There are several major demographic drivers that will influence consumers’ everyday lives worldwide.
These will affect consumer behaviour and lifestyle and the food choices consumers make.
In its latest Tetra Pak Dairy Index, Tetra Pak focuses on three of those demographic drivers and how they will shape the dairy industry globally.
Those three drivers are an ageing population, urbanization and an emerging global middle class.
An ageing population
What Tetra Pak has found is that the importance of vitamins and minerals increases as consumers age.
For dairy producers, the opportunities include creating products that are fortified and products that can be positioned as occasional indulgences.
In some countries dairy producers are targeting consumers who are 35+ with products designed to help adults maintain optimal bone density.
In other countries, products are geared to the 40+ crowd and offer omega-3s and antioxidants to help avoid premature aging.
In other countries dairy producers are gearing products to young people. And in others the younger generations are an untapped market.
Tetra Pak has found that generally, consumers 50+ don’t want to be seen as aging, seniors or elderly.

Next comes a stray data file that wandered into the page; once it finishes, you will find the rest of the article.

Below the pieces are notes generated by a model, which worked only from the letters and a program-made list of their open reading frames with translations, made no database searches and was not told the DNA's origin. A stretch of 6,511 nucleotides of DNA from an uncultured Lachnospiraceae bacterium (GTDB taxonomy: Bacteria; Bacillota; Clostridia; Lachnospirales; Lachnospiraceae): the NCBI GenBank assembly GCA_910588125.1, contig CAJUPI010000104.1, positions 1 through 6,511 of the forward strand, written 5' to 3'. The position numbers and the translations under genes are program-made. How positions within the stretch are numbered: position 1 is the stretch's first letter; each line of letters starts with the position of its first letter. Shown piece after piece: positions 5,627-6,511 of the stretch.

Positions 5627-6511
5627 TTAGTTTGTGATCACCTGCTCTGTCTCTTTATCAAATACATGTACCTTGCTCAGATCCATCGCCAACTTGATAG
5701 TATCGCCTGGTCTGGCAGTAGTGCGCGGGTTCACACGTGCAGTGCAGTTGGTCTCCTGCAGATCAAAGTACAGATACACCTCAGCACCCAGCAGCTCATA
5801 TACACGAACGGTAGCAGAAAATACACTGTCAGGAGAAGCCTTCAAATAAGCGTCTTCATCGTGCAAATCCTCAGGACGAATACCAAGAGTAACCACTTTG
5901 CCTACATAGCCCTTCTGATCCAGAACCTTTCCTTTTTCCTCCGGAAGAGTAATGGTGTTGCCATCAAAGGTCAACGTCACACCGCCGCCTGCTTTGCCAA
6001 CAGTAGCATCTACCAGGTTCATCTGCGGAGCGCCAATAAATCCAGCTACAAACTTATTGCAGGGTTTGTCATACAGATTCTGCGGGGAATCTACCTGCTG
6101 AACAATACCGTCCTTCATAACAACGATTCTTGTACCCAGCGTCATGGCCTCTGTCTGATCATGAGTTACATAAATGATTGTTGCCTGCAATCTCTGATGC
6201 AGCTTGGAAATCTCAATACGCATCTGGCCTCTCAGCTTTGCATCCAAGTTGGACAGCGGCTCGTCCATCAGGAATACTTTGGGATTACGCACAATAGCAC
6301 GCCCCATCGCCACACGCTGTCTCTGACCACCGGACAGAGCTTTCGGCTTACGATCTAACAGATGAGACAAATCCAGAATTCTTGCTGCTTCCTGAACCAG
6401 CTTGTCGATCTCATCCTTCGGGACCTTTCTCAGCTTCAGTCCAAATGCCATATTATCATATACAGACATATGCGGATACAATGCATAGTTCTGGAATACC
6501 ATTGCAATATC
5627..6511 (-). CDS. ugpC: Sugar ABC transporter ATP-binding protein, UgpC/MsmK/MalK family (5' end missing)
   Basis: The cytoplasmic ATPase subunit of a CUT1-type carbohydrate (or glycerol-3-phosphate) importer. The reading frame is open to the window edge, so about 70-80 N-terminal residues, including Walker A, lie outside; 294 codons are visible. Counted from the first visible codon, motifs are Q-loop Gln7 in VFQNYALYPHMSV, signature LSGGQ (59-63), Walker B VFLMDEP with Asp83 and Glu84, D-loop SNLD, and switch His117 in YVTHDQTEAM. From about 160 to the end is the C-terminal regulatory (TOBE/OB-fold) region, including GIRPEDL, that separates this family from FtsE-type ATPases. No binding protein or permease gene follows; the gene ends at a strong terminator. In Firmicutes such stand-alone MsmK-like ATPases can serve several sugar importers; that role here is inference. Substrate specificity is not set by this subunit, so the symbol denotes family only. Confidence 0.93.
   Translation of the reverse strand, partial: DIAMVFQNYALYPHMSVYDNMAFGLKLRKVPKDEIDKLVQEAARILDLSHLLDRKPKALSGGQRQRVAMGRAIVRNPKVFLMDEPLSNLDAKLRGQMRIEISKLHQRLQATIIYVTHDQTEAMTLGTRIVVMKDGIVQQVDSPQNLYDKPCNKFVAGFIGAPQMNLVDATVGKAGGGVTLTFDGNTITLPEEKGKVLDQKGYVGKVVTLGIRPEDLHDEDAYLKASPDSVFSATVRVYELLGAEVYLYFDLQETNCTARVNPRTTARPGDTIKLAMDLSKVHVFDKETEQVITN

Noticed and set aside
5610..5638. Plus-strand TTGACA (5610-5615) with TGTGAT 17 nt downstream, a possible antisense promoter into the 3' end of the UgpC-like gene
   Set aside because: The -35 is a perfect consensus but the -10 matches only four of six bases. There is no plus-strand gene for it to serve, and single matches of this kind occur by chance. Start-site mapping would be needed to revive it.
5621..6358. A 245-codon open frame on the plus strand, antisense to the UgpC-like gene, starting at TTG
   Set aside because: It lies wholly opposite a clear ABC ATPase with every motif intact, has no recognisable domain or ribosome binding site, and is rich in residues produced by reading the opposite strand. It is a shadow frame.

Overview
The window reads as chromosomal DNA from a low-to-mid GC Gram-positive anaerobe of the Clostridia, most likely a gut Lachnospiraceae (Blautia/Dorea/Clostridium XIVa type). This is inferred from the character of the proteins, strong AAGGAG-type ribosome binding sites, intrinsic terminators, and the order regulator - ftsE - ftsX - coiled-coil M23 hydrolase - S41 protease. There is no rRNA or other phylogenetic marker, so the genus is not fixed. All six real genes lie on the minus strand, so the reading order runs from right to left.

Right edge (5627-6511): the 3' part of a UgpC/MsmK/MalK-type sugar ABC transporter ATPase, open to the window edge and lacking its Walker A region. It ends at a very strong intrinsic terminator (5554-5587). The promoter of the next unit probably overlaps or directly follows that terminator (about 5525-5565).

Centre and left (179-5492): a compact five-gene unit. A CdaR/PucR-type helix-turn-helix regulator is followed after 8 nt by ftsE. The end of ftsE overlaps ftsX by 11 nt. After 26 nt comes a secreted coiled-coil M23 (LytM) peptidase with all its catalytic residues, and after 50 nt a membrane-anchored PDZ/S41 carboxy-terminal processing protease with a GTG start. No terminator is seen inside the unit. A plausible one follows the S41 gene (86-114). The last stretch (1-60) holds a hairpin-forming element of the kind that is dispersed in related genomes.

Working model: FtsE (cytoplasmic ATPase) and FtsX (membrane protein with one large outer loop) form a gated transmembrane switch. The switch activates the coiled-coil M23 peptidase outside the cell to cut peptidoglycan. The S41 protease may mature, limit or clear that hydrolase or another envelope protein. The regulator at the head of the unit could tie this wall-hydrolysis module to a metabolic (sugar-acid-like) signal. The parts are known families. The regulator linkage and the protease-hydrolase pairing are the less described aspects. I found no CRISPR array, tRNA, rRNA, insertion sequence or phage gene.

“The 60+ population in many countries will have more time, more money and more education than ever before. They’ll also be fitter, more active and more vibrant,” says Tetra Pak
Global Marketing Director Chris Kenneally.
“Marketers who will do well will be those who can talk to this growing population group about lifestyles — not ailments.”
Cities drive economic growth and so city dwellers in most countries have greater brand awareness and higher disposable incomes than their rural counterparts.
This means they both want and can afford packed milk as well as value-added liquid dairy products, such as milk fortified with vitamins and minerals, flavoured milk and drinking yoghurt.
Urban trendsetters demand new types of liquid dairy products, from packaged milk to on-the-go products that offer more convenience for their increasingly busy, mobile lifestyles.
Emerging middle class
All around the world, the percentage of people who fall into the global middle class is increasing.
The definition of middle class differs from country to country although it is always based on socioeconomic data such as income, material wealth and educational achievement.
But everywhere this segment is enjoying increased purchasing power.
“The consumer base for liquid dairy products is growing and in many countries, consumers now have more money in their pockets,” says Michael Zacka, vice-president Marketing and Product Development, Tetra Pak.
“However, you can’t just market across the board to the emerging middle-class. There will still be consumer preferences based on where people live, their food preferences, climate and other factors.
“Affordability will remain the common levelling factor, and dairy producers will need to choose the right price point to reach the middle class successfully.”